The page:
Re: Using Equal with Real Numbers

• To: mathgroup at smc.vnet.net
• Subject: [mg123184] Re: Using Equal with Real Numbers
• From: Bill Rowe <readnews at sbcglobal.net>
• Date: Fri, 25 Nov 2011 04:58:29 -0500 (EST)
• Delivered-to: l-mathgroup@mail-archive0.wolfram.com

```On 11/24/11 at 6:53 AM, gtlandi at gmail.com (Gabriel Landi) wrote:

>Consider:

>In:= list1 = Range[0, 1, 0.1] Out= {0., 0.1, 0.2, 0.3,
>0.4, 0.5, 0.6, 0.7, 0.8, 0.9, 1.}

>Using InputForm we see that:

>In:= list1 // InputForm

>Out//InputForm={0., 0.1, 0.2, 0.30000000000000004, 0.4, 0.5,
>0.6000000000000001, 0.7000000000000001, 0.8, 0.9, 1.}

>That is, 0.3, 0.6 and 0.7 have some round-off error.

Actually, only three of these values can be expressed in a
finite number of digits. That is:

In:= FromDigits[First@#, 2] 2^(-Length@First@# + Last@#) & /@
RealDigits[Range[0, 1, .1], 2] - Range[0, 10]/10

Out= {0,1/180143985094819840,1/90071992547409920,1/22517998136852480,1/45035996273704960,0,1/11258999068426240,3/45035996273704960,1/22517998136852480,1/45035996273704960,0}

>Now:

>In:= {MemberQ[list1, 0.6], MemberQ[list1, 0.7]} Out >{True, False}

>(This actually depends on the OS and perhaps other things). The
>point is that he recognizes 0.6 as a member of list1 but not 0.7,
>even though both have the same InputForms. This issue, as you may
>imagine, prohibits one from using functions that implicitly make use
>of =, when dealing with real numbers.

>Here is my solution:

>range[xi_, xf_, df_] := N@Rationalize@Range[xi, xf, df]

It was somewhat surprising to me this actually worked.

It seems to me a simpler solution would be to use:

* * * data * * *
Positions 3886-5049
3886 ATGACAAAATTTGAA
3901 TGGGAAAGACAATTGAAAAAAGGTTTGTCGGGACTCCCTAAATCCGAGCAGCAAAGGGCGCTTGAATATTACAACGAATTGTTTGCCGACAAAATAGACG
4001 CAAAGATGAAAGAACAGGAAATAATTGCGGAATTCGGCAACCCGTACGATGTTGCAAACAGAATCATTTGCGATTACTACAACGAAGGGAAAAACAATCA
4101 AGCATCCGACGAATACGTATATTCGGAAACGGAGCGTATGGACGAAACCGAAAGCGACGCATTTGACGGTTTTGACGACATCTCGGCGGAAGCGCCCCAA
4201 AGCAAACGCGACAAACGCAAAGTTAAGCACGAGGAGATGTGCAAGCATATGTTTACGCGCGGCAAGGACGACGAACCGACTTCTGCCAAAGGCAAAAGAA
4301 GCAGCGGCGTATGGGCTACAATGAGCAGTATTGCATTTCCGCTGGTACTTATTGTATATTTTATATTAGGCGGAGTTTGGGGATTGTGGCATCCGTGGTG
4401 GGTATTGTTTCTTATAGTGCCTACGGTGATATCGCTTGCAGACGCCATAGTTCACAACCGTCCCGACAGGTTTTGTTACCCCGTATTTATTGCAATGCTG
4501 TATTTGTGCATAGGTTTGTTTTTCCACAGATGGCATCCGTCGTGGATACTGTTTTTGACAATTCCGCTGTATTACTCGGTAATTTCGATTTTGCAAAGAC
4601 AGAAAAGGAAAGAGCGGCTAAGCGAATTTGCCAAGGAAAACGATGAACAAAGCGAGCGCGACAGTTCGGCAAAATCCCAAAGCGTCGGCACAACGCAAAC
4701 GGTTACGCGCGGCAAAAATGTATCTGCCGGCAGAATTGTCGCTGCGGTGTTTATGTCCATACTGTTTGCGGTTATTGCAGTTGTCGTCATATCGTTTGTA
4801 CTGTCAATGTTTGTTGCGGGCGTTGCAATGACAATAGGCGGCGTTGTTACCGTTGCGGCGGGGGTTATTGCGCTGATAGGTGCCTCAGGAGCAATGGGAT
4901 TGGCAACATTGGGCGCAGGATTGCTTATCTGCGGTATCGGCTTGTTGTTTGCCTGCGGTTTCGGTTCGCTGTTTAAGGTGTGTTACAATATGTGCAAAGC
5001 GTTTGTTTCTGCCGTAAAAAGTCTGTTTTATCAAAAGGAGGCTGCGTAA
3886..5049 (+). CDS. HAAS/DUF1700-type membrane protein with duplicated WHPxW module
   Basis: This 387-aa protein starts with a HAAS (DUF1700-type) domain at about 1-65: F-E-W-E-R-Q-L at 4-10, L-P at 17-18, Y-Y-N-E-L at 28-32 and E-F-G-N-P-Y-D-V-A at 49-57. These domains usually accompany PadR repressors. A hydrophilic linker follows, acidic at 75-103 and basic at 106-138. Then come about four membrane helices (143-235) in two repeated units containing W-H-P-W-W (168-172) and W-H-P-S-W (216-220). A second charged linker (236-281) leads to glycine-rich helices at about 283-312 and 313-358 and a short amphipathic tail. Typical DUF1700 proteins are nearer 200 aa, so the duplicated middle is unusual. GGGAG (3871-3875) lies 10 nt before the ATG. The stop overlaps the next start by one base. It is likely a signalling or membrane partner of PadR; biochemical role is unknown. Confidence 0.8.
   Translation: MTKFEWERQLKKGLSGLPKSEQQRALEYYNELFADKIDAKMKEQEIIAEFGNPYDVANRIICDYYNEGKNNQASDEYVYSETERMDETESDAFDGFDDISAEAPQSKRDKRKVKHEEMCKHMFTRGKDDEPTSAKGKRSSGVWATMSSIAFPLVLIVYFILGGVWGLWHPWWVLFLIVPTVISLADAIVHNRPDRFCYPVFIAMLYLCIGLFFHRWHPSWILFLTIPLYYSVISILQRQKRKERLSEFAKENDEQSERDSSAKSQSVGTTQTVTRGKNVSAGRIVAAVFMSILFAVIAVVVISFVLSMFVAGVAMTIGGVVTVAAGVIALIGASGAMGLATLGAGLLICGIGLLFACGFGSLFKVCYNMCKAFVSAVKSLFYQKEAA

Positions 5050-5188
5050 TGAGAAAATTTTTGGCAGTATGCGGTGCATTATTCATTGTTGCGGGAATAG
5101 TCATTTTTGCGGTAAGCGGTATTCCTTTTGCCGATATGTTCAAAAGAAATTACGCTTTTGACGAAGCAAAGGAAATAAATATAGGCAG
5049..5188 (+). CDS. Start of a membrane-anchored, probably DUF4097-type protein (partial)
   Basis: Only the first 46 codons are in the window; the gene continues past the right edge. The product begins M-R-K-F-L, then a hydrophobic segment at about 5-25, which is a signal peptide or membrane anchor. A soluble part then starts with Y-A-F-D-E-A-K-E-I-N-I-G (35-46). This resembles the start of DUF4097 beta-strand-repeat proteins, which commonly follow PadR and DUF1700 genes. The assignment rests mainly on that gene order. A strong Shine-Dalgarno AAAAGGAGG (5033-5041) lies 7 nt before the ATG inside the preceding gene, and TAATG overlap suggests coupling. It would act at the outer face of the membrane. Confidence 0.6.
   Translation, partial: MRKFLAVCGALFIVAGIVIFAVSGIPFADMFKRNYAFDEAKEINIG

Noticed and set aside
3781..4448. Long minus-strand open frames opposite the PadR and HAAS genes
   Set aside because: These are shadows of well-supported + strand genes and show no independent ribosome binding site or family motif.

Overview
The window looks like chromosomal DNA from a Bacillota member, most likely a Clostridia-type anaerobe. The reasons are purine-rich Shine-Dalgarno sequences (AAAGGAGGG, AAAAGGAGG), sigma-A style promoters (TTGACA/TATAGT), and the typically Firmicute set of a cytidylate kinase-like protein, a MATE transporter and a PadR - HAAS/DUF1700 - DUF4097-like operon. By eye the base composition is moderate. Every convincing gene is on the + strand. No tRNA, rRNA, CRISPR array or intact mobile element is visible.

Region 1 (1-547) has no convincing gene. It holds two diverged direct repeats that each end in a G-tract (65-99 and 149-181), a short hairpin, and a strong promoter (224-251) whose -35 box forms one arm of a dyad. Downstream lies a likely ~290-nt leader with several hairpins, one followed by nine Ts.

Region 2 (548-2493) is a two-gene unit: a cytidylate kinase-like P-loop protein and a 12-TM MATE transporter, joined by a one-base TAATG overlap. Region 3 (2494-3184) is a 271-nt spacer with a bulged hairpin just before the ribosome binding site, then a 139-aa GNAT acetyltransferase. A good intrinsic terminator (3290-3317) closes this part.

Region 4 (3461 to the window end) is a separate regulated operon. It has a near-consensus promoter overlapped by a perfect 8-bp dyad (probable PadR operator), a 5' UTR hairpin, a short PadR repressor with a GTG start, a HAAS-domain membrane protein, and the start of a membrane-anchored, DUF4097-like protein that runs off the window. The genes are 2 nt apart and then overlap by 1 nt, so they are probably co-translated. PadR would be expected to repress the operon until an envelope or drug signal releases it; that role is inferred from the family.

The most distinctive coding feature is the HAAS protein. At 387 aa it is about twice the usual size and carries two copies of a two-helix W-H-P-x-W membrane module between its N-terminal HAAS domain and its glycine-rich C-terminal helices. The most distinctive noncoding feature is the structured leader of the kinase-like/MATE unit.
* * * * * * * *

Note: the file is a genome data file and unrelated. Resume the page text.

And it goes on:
MemberQ[Rationalize[list1],6/10]

or

MemberQ[Rationalize[list1], Rationalize[.6]]

I believe the internal algorithm Mathematica uses for Range[xi,
xf, df] is add df to xi and repreat adding df to the sum until
xf is reached. If so, choosing a value for df that cannot be
represented in a finite number of binary digits means there will
be an accumulated error. I recall reading somewhere Mathematica
uses a few extra binary digits beyond the standard number used
for a machine precision value. If so, the accumulated error will
not be a simple monotonic sequence since at each step the sum is
converted to a machine precision value prior to the next sum
being computed. At least the following suggests my hypothesis is
close to correct.

In:= x =
FromDigits[First@#, 2] 2^(-Length@First@# + Last@#) & /@
RealDigits[Range[0, 1, .1], 2] - Range[0, 10]/10;

In:= x/x[]

Out= {0,1,2,8,4,0,16,12,8,4,0}

In any case, the underlying issue is one that is inherent to
using machine precision numbers rather than exact arithmetic.

```

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